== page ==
GEN Exclusives

More »

Best of the Web

More »
Jun 15, 2007 (Vol. 27, No. 12)
  • Good interactive exercises
  • Options very limited for biologists
Looking for interactive, online simulations for the life sciences? Have I got a URL for you. Enter the sciencecourseware address above into your browser and then sit back and peruse the offerings at this education-based site. Serving interests from the geological and environmental sciences to biology, Sciencecourseware provides interactive simulations, tutorials, and inquiry-based activities. All good, to be sure, but there is also a big ‘Gotcha.’ The actual offerings online that are freely available, at least for the biological sciences, are pretty limited. They consist of an exercise in Drosophila inheritance and several things listed as ‘in development’ or coming soon. If you click on the Biology Labs Online, you discover a group of 12 different lab activities, but access to the full content requires a paid subscription to Benjamin Cummings’ website. Hmm. The geologists and environmental scientists have it better off with several apparently free offerings. Let’s hope biologists get equality here and soon.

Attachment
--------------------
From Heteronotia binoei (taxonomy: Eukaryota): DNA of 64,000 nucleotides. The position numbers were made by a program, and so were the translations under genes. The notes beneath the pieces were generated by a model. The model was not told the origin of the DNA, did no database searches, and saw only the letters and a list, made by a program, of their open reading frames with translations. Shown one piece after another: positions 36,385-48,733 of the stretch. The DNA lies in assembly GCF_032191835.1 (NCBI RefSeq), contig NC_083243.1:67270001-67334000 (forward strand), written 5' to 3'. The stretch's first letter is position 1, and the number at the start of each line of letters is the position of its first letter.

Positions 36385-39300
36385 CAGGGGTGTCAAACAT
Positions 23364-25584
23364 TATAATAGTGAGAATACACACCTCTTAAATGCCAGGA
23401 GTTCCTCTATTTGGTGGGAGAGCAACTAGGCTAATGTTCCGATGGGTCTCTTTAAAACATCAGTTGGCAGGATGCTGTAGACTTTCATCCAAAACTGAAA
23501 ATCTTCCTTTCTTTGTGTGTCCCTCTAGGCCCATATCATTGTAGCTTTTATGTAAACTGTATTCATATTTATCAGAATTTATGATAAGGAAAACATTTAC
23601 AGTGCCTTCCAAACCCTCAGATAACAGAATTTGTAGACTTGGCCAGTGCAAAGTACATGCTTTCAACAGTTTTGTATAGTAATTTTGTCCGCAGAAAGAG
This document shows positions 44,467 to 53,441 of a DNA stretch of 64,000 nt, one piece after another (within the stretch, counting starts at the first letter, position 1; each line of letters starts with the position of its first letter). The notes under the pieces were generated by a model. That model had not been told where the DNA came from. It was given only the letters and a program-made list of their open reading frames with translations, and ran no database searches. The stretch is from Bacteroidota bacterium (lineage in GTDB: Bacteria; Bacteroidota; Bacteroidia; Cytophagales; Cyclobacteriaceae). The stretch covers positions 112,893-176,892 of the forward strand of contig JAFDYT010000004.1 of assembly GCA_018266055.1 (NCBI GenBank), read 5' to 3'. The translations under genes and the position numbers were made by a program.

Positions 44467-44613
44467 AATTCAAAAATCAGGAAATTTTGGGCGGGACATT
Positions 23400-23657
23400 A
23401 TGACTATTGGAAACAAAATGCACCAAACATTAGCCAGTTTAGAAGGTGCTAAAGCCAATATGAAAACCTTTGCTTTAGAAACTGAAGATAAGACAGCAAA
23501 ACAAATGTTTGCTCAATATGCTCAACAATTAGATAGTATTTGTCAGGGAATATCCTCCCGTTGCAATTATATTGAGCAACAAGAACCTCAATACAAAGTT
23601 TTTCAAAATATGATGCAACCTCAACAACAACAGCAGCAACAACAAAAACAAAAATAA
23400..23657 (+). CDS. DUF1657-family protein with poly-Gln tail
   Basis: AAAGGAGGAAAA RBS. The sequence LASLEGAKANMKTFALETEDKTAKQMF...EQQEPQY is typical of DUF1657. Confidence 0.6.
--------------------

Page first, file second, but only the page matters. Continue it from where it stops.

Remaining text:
• Key:
  • Strong Points
  • Weak Points
  • Ratings:
  • Excellent
  • Very Good
  • Good

*The opinions expressed are solely those of the author(s) and should not be construed as reflecting the viewpoints of the publisher, Genetic Engineering & Biotechnology News, Mary Ann Liebert, Inc., the publishing house, or employees and affiliates thereof.


GEN Jobs powered by connects you directly to employers in pharma, biotech, and the life sciences. View 40 to 50 fresh job postings daily or search for employment opportunities including those in R&D, clinical research, QA/QC, biomanufacturing, and regulatory affairs.
More »

Be sure to take the GEN Poll

The Triple Package and Success

One theory for explaining “success," put forward by Amy Chua Jed Rubenfeld, posits cultural traits such as a superiority complex, personal insecurity and impulse control. Union College professors Joshua Hart and Christopher Chabris counter that intelligence, conscientiousness, and economic advantage are the most likely elements of success, regardless of ethnicity. Do you think that Hart-Chabris make a better argument for achieving success than the Chua-Rubenfeld theory?

More »